I can’t help but feel a profound sense of sadness and tragedy some nights during outreach.  But, once in a while you stumble upon an individual who truly inspires and humbles you in the face of such “despair”.  One such individual I have seen on a rather consistent basis in the past month, and he never ceases to inspire and reaffirm the greatness of God.  “On one hand,” he tells me emphatically, “On one hand I can count the number of times, in the last five years, when I have been hungry.” Amazed, I am pretty speechless at this point in the conversation.  This fellow then goes on to give all the glory to God, Who he says (correctly I might add) will provide to those who ask with a sincere heart.  A rather jolly fellow, I always look forward to chatting with him; I have since come to realize that God is most certainly among our street friends, giving them all that they need.  “The difference,” he goes on “is that we may not always know what we need, but God does.”  Leading a simple yet humble life, this street friend demonstrates how little we need to be faithful and reverent – two qualities God very much adores.

Kevin

Street Outreach: An Encounter!

The Street Outreach team met Bess and Ken near Confederation Park near the first of September.  They came up to us asking for sleeping bags because they were sleeping outside.   Since we were on the way back to the office anyhow, we asked them if they would like to come and we could help them.  The tent they had was stolen the night before and for various reasons, they were having difficulty accessing resources.  They were from southern Ontario and moved to Ottawa with hopes of finding work and an apartment.  Before they left, we invited them to keep in touch.

The next week we met them on outreach again, and first saw Bess panhandling with a sign that said, “Need $ for a ticket to Owen Sound”. A quick glance around saw Ken across the street keeping an eye on her. We sat and chatted. The sleeping bags were working out great, they were both doing well and did not need any outreach items. We said goodbye and then went across the street and chatted with Ken. He mentioned that they were still having trouble finding a place because rent was much more expensive than they had anticipated. He told us that Bess had been pan handling with a sign asking for money for first and last month’s rent, but that it had not made very much money. He said that he was feeling guilty about the new sign because it is dishonest, but that it is making them much more money. We told him that the important thing was that the money was going to be spent on something positive, like an apartment. After a brief conversation we offered outreach items and then said goodbye.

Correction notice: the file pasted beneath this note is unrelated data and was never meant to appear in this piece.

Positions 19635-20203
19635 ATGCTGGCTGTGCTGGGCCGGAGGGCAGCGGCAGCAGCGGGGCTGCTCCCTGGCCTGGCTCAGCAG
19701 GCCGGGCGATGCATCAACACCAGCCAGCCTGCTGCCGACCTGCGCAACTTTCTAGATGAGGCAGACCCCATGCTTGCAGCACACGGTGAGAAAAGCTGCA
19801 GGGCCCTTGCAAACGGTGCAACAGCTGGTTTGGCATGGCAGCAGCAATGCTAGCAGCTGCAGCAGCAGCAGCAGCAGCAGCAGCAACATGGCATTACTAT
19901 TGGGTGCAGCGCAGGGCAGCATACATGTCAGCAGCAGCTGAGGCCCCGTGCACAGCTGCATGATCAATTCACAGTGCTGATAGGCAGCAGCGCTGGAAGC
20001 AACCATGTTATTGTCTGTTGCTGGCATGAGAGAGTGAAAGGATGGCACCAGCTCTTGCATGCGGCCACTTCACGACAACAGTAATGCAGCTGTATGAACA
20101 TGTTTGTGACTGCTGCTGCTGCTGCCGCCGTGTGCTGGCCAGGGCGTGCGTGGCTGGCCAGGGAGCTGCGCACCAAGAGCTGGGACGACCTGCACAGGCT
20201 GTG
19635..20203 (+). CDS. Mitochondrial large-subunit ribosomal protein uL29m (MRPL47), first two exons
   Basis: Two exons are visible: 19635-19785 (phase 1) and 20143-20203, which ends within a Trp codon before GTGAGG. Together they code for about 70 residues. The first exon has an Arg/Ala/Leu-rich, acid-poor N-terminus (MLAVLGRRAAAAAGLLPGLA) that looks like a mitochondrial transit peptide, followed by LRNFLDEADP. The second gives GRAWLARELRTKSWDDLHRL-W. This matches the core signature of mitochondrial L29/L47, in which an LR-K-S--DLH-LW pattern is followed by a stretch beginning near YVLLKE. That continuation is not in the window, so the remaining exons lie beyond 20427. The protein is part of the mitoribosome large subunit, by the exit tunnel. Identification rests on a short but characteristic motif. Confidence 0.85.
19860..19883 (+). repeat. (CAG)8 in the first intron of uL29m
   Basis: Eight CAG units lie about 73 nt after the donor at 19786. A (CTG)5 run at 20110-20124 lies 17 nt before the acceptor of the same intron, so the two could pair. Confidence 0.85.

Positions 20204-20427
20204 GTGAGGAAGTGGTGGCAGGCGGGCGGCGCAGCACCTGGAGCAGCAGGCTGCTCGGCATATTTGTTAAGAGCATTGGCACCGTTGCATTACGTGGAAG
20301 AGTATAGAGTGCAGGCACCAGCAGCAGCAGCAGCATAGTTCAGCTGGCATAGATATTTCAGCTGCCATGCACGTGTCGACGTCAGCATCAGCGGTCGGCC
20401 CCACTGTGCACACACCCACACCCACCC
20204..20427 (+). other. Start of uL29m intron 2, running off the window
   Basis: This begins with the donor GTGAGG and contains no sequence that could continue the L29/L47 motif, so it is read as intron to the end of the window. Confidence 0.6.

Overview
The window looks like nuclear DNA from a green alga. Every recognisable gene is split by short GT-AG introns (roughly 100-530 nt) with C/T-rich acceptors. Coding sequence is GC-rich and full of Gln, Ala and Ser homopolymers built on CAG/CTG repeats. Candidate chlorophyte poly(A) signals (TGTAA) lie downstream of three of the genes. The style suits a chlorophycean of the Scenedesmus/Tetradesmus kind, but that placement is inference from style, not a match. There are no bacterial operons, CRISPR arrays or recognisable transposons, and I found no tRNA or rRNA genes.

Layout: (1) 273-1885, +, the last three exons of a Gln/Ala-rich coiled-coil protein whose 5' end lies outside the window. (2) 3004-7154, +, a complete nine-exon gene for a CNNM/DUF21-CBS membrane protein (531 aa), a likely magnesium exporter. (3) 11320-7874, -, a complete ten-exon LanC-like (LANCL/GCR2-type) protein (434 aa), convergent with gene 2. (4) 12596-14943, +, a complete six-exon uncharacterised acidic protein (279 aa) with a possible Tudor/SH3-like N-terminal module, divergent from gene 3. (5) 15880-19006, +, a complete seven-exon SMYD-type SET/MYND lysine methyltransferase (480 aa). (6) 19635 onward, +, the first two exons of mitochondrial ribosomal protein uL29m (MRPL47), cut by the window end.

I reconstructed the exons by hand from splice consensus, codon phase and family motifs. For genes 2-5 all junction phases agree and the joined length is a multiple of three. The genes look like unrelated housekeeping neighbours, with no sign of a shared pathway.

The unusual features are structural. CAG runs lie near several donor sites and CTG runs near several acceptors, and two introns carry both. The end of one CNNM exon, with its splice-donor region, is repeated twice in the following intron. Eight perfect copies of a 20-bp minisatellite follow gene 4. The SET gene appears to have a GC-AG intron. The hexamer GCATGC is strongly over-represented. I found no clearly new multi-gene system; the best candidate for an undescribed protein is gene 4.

We were well on our way back to the OIM office about ten minutes later when I heard someone calling for us. It was Bess and Ken.  They were running to catch up with us. Bess handed me something and asked me to return it to Karen, one of our outreach workers. Opening the envelope we saw five twenty dollar bills. Bess explained that she had met Karen the night before on outreach. Karen returned the next day and gave Bess the money and a sandwich.  Bess and Ken were feeling very guilty that Karen had given the money thinking that it was going towards a ticket to Owen Sound. Ken added that he felt that Karen might  get discouraged if she found out that they had been lying on their sign.

We were speechless!  We promised that we would return the money to Karen so that she could decide what to do with it. They seemed relieved. My fellow outreach worker told them “God will bless you for your honesty”. Ken replied “We already feel so blessed. He’s already blessed us so much.”

Bringing you up to date:  Bess and Ken have become our friends.  They have entrusted us with $1,000 to hold for them so they can pay their first and last month’s rent.  Last Friday, September 16th, they got their place!!  Now that they are set up, Ken is actively looking for work, and Bess is planning to finish her high school. She is sixteen.

Drop In to our Drop In, New Year’s 2011

A sunny bright first week of January and many greetings of “Happy New Year” were offered from our friends at the drop in.  New Years is just so much better than Christmas.